Anyone who’s been on a river trip knows the saying, “What
happens on the river, stays on the river.” I
don’t want to spill all the stories, but as a
participant on the recent NOLS Alumni five-day rafting
trip on the Yampa and Green rivers in Colorado and
Utah, I do feel I can divulge a few secrets.
The first thing I learned about river trips is that
you can bring a lot of stuff. As a graduate of
a NOLS Gila Range Backpacking course, I was trained
to think in terms of ounces — while packing for that trip I had a five-minute debate
with myself over bringing a three-ounce bottle of lotion. But packing for the
Yampa was a very different story. That first morning as we all sat in the lawn
at the NOLS river base in Vernal, Utah I had an epiphany. All of our gear was
going to be neatly and conven-iently packed on the boats — not on our backs!
Sure, throw in that 56-ounce bottle of lotion. Three bottles of champagne for
a couple’s anniversary we would be celebrating one day on the river? No
| Alumni, family and friends
discover one of the perks of Alumni river trips...
The boats carry all the weight!
The second secret I learned is that you eat like
camping royalty on NOLS Alumni river trips. Due
to the nature of traveling in a boat, you can bring
an enormous amount of food and also all of the
materials needed to establish the sophisticated “river
kitchen,” a set-up of tables, stoves, blasters, dishwashing bins and even
a kitchen floor. From our put-in at Deer Lodge, Colorado to our take-out some
60 miles down the river in Utah, we had many amazing multi-course meals, including
dutch oven lasagna, salad, and a giant cookie dessert that tasted amazing after
one long day on the river. Which brings me to the third thing that I learned
on our Yampa River adventure…
It does rain in the desert. But instead of being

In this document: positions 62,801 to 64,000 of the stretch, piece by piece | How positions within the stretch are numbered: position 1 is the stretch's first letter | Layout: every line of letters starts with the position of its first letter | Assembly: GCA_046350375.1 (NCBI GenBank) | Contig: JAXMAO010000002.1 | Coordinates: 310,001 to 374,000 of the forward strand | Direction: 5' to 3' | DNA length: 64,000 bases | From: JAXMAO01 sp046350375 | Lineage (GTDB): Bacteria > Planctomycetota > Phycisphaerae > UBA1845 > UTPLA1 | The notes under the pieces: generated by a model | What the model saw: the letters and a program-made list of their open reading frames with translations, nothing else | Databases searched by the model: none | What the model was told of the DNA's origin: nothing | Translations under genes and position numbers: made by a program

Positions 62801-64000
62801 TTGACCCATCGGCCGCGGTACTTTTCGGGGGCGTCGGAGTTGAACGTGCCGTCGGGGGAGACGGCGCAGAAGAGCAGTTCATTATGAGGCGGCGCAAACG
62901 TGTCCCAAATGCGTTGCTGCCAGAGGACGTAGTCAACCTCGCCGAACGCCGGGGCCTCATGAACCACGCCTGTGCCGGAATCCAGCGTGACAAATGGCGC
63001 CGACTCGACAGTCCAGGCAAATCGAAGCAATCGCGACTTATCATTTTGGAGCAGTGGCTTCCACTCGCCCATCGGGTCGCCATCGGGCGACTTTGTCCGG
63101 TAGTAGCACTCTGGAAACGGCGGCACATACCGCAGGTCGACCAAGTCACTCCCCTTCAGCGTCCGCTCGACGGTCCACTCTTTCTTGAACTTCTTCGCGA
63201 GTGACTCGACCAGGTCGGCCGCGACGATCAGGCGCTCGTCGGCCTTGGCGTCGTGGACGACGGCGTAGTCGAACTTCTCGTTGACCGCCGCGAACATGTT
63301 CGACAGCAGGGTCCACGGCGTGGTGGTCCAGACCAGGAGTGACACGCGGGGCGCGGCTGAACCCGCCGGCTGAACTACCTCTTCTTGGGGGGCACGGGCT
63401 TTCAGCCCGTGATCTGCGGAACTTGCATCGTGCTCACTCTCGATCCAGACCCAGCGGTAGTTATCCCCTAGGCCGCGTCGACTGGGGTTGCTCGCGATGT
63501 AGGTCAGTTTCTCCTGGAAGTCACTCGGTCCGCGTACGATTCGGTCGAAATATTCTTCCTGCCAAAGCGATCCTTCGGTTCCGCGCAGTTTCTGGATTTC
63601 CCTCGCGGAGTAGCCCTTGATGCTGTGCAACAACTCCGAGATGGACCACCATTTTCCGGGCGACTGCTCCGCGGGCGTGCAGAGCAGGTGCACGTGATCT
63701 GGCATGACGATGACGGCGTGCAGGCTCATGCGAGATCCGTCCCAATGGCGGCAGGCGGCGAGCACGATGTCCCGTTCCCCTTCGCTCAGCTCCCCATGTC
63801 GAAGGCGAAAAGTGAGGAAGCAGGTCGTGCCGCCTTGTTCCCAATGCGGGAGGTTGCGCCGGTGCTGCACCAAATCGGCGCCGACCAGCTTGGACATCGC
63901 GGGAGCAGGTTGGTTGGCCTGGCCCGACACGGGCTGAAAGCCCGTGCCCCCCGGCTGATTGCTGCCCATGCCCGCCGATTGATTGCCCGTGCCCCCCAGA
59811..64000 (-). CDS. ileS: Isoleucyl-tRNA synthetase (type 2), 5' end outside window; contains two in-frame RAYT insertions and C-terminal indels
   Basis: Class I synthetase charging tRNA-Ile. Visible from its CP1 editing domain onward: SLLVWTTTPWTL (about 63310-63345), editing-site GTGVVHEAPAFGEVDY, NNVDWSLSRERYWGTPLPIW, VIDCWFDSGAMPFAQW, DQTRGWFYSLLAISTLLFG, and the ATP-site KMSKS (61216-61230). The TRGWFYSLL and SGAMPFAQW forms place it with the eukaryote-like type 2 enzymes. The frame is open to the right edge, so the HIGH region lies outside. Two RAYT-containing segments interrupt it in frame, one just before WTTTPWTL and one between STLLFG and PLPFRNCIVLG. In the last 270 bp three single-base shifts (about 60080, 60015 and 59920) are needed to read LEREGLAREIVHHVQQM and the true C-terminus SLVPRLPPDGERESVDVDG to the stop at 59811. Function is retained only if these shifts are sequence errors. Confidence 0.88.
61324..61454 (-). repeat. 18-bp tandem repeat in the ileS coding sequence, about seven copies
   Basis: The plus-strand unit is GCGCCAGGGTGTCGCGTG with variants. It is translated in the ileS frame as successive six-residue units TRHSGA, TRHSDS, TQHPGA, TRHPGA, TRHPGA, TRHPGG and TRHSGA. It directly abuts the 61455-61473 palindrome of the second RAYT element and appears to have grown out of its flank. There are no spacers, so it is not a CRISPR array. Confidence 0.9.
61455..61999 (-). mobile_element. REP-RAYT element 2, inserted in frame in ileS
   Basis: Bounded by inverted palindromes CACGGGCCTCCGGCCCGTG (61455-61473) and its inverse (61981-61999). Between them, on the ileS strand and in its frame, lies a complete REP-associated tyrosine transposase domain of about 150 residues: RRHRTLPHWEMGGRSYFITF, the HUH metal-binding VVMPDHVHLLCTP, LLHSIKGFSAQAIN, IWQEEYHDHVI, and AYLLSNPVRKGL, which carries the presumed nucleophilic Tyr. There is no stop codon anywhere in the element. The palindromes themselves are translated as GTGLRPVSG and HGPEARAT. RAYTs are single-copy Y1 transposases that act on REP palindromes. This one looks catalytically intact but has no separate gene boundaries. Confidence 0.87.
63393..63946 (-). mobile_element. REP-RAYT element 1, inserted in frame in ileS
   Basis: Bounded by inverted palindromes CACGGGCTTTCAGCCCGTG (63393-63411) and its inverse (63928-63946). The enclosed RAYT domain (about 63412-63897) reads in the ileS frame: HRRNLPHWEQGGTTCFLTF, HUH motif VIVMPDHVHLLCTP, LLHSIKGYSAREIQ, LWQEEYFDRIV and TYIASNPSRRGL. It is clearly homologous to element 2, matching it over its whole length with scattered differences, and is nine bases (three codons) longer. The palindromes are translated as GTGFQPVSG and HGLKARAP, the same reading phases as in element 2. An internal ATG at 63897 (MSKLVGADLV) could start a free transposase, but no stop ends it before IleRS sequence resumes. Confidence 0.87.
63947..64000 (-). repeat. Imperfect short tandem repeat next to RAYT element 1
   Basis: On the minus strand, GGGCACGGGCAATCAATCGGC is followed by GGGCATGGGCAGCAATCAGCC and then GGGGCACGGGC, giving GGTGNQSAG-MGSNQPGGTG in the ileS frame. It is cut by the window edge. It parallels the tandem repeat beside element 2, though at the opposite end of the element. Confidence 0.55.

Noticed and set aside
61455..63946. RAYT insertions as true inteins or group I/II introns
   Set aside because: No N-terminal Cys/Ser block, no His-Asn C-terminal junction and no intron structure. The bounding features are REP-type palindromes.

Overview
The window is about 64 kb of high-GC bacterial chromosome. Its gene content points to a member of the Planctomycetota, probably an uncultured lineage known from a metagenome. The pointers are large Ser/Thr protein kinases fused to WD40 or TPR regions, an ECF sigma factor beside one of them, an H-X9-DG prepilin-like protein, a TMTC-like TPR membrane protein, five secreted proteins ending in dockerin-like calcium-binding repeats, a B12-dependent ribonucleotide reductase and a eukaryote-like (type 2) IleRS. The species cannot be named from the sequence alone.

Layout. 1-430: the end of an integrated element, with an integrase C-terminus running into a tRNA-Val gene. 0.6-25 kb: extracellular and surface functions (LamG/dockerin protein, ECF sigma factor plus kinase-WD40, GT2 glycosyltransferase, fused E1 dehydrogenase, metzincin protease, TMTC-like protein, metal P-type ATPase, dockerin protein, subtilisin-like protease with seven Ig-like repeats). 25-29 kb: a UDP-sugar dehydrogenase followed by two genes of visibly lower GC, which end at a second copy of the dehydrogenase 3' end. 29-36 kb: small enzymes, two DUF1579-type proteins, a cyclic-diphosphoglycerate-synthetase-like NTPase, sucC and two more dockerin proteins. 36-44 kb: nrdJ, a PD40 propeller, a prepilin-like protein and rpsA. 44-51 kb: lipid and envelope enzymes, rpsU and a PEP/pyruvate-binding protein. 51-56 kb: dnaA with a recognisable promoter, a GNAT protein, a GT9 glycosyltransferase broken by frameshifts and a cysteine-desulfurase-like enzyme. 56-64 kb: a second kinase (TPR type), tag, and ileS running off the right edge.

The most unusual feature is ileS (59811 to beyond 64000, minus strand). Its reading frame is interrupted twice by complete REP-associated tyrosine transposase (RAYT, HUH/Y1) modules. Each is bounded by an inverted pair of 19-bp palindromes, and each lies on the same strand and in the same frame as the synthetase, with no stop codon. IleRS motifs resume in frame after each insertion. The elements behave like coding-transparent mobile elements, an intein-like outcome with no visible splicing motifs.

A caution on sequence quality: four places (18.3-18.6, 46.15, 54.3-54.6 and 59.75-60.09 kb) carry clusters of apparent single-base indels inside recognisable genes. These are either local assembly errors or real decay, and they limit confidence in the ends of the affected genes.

a hindrance, the weather made the incredible
scenery even more mystifying. As we paddled our
way down the river corridors through Dinosaur
National Monument, we looked with awe at the
rock walls that displayed thous-ands of years
of geologic history. When the walls and open
spaces next to the river were shrouded in mist,
it gave the area such a Jurassic Park-type feeling
that I almost expected to see a brontosaurus
munching on some grass next to my campsite.
One of the best discoveries I made was that NOLS
Alumni trips attract a diverse group of people.
You don’t have to be a NOLS Alumni to participate in an
alumni trip, but everyone there has a connection to NOLS. From the mom of one
of our instructors to a former NOLS instructor, from a doctor whose daughter
will be going on a NOLS course this summer to a NOLS grad who is a park ranger
in the Grand Canyon, we were all different, but all eager to share this wilderness
adventure. Some of us were professional river guides and some of us had never
spent time on the water. But it didn’t matter — we all had something
to contribute and different experiences to share, and that is what made it a
trip to remember.
The fifth secret I uncovered on our NOLS Alumni river
trip is cocktail hour. I’m sorry, but I’ve said enough.
Erica Krug recently completed an editorial internship
at NOLS and is still talking about how good the food
was on her NOLS Alumni rafting trip.